Solar research drone washes ashore on Victorian beach after 18-month voyage

Solar Research Drone Victoria

A wind and solar-powered research drone that went missing 18 months ago has washed up on a beach in Victoria, putting an end to two mysteries.

The first mystery was the fate of the floating research drone, launched as one of three from Bluff in New Zealand by California-based company, Saildrone, back in 2019.

Contact was lost with the drone, named SD 1023, as it attempted to navigate an ice pack somewhere between Antarctica and Cape Horn in late 2019, potentially striking an iceberg and disappearing from communications. The drone appears to have drifted on its own for 18 months, before finally washing ashore west of Wilson’s Promontory.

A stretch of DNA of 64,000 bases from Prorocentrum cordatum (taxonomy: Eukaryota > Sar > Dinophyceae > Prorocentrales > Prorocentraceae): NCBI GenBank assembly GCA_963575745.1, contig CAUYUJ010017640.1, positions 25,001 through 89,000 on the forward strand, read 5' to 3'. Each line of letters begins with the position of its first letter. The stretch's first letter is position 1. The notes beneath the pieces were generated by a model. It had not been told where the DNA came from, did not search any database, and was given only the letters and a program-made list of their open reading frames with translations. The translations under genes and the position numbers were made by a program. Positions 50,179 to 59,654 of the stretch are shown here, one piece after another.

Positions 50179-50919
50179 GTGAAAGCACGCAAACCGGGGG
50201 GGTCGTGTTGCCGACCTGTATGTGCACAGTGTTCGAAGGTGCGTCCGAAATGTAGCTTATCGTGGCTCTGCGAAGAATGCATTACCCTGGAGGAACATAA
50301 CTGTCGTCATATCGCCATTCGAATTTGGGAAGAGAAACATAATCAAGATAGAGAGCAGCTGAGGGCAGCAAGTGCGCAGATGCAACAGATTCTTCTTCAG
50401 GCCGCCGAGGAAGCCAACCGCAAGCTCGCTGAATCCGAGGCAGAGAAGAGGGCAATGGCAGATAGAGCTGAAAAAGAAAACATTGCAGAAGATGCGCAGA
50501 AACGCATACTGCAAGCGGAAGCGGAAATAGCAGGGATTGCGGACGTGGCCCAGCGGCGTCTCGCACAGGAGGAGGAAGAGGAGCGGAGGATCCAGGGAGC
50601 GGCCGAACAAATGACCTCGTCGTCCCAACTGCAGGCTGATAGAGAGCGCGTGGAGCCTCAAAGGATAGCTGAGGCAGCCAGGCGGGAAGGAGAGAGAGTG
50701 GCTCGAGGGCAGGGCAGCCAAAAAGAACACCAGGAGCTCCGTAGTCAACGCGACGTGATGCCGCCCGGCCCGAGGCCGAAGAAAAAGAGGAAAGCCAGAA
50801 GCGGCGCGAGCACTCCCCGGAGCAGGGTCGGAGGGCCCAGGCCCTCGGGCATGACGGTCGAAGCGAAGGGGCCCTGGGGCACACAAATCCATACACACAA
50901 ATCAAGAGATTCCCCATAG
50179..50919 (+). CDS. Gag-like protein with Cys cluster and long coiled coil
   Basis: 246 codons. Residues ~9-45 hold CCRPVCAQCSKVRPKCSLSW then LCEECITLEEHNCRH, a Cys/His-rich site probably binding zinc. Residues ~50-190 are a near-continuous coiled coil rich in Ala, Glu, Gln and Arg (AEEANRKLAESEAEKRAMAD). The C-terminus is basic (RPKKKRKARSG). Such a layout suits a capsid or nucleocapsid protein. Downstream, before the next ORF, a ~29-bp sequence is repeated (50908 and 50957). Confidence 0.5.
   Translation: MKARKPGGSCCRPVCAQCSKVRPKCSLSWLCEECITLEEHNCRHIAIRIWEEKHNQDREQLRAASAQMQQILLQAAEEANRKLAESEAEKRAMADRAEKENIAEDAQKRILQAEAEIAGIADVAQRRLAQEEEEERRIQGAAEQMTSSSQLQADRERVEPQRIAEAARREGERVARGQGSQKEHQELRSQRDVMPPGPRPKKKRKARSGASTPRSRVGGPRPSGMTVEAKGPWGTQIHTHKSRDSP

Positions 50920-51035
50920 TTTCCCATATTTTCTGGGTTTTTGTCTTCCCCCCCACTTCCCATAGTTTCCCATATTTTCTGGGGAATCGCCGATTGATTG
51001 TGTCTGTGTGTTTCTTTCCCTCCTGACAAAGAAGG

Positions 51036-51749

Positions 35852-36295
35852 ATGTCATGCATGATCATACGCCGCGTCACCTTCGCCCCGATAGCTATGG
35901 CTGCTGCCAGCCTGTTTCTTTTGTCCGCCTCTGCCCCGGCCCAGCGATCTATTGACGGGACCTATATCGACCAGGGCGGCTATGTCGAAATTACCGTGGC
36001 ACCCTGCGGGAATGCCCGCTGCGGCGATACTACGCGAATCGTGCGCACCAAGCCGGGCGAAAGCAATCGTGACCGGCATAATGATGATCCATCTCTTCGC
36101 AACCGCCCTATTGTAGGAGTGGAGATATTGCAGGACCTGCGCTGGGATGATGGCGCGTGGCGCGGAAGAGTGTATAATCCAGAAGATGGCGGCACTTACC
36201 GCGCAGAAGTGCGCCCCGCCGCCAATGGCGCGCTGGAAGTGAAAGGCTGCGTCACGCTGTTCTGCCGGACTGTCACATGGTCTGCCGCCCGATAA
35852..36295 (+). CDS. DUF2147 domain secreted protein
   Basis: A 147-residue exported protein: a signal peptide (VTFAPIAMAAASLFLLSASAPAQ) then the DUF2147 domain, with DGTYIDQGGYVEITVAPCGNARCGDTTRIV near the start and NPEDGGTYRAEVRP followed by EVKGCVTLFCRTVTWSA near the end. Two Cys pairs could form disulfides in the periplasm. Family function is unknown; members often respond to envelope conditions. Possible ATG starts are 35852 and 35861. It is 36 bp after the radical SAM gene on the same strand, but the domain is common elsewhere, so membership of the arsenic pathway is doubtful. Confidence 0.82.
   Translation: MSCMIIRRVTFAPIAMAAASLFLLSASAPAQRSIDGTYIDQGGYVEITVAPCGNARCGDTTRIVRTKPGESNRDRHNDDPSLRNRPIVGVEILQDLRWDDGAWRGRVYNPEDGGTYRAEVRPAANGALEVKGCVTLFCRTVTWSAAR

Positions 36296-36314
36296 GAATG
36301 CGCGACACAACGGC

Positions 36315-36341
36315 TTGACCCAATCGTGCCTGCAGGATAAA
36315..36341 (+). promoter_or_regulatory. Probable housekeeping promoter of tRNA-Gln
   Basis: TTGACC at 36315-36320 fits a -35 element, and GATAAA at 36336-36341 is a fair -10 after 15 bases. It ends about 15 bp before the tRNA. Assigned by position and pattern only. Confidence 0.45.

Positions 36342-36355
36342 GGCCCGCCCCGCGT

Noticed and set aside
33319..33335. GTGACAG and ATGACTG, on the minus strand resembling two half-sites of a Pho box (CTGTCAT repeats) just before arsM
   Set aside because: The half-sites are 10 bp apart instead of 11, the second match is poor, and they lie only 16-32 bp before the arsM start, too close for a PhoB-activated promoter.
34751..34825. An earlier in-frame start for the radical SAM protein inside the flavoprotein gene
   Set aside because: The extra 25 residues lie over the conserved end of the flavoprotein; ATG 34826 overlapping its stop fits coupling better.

The second mystery revolved around the identification of the “Unidentified Floating Object,” which involved the investigation skills of the Waratah Bay Marine Rescue (MSAR) and the Victoria Police.

After searching for “signs of extra terrestrial life” the MSAR members eventually discovered that the owner of the craft was Saildrone, and that its purpose had been to sail around Antarctica researching krill numbers.

Powered by wind and solar generation, Saildrones are equipped with advanced sensors and AI technology, allowing them to operate at all times of the year and obviously able to navigate some of the ocean’s most dangerous conditions.

The 450-kilogram drone is now resting in a local farmer’s paddock, with Saildrone said to be “absolutely ecstatic” that it has been recovered, and hopeful that some of the data it has collected might be able to be retrieved.